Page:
Some of the world’s top minds in global health and health care delivery have gathered in Montreal this week for an international summit that will focus on the challenges of providing healthcare in increasingly pluralistic societies such as the one in Canada.
More than 600 researchers, health care providers, policy-makers, and representatives of non-governmental organizations from over two dozen countries are attending the regional meeting of the World Health Summit, the first such high-level conference in North America.
The theme of the two-day meeting hosted by the Université de Montréal and the Montreal Clinical Research Institute at Montreal’s Palais des Congres convention centre is “Health and Healthcare Delivery in Pluralistic Societies,” said World Health Summit International President Dr. Hélène Boisjoly, Dean of Medicine at the University of Montreal.
“The aim is to have different groups in society, including scholars, industry, civil society, government and students discuss health and healthcare delivery for different populations in Canada,” Boisjoly said.
(click to listen to the full interview with Dr. Hélène Boisjoly)
The summit will focus in particular on delivering healthcare to Canada’s First Nations communities and migrants, Boisjoly said.
“There are many challenges,” Boisjoly said. “First of all having healthcare professionals that are culturally competent to interact with these communities: they have their reality, cultures, ways of approaching diseases.”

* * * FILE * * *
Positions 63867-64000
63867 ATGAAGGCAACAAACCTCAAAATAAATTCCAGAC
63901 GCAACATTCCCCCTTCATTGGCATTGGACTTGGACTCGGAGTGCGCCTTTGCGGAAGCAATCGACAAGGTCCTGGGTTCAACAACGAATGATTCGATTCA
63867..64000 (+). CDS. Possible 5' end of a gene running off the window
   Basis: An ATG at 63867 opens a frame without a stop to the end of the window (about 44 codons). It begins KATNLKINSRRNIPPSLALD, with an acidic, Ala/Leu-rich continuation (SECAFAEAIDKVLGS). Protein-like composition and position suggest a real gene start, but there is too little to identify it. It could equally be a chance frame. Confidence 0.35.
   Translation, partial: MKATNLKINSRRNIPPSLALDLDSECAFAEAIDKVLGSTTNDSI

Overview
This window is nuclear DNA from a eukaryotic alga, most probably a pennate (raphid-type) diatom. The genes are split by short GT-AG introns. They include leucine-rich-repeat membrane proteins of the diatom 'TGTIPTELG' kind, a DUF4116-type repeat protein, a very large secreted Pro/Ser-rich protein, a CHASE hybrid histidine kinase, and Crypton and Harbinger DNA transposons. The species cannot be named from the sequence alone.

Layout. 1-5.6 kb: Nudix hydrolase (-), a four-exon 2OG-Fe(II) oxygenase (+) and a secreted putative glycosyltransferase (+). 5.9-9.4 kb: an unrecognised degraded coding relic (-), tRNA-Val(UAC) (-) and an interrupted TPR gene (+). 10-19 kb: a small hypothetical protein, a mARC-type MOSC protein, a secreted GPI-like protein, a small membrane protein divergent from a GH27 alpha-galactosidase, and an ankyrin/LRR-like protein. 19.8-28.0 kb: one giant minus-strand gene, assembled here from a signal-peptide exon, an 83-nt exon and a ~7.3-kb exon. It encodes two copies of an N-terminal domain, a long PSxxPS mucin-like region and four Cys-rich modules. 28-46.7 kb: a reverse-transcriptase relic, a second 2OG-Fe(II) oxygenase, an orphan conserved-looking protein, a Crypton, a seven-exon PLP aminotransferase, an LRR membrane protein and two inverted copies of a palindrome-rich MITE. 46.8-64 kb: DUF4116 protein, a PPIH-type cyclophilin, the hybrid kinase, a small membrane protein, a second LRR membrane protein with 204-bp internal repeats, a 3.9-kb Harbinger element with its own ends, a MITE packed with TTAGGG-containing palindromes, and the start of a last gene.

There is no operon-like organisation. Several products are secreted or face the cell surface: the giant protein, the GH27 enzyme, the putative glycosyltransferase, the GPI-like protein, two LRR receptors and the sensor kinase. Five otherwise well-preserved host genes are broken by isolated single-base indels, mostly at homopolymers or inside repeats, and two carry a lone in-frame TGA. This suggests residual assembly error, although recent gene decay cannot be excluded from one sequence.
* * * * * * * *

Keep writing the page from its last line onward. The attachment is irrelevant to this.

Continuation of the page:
Then there is the question of having a sufficient number of healthcare professionals to work as an interdisciplinary team that can respect these different populations, she said.
“Even in Montreal or in Canada when someone from an Aboriginal people come into a hospital, I’m not sure they always feel welcome,” Boisjoly said. “And some of them are even afraid. And this applies to migrants also – just entering the hospital is a challenge.”
Almost half of the participants are students, she said.
“That was our goal, we wanted the the younger generation be here and hear about the social determinants of health and innovative approaches,” Boisjoly said. “It’s also very important that young Aboriginals be encouraged to be educated in health, but also as lawyers and engineers, and come back to their communities. We really have to work together to change the cycle of precarious life.”
The delivery of health care to various migrant communities was another major theme of the summit in Montreal.
Along with First Nations health, health and immigration, the conference in Montreal will also discuss the development of precision medicine, rare and genetic diseases, viral infections, diabetes, and antibiotic resistance; environmental, social and cultural determinants of health and the transformation of the urban environment, as well as the future of medical education and the changing role of physicians in the society.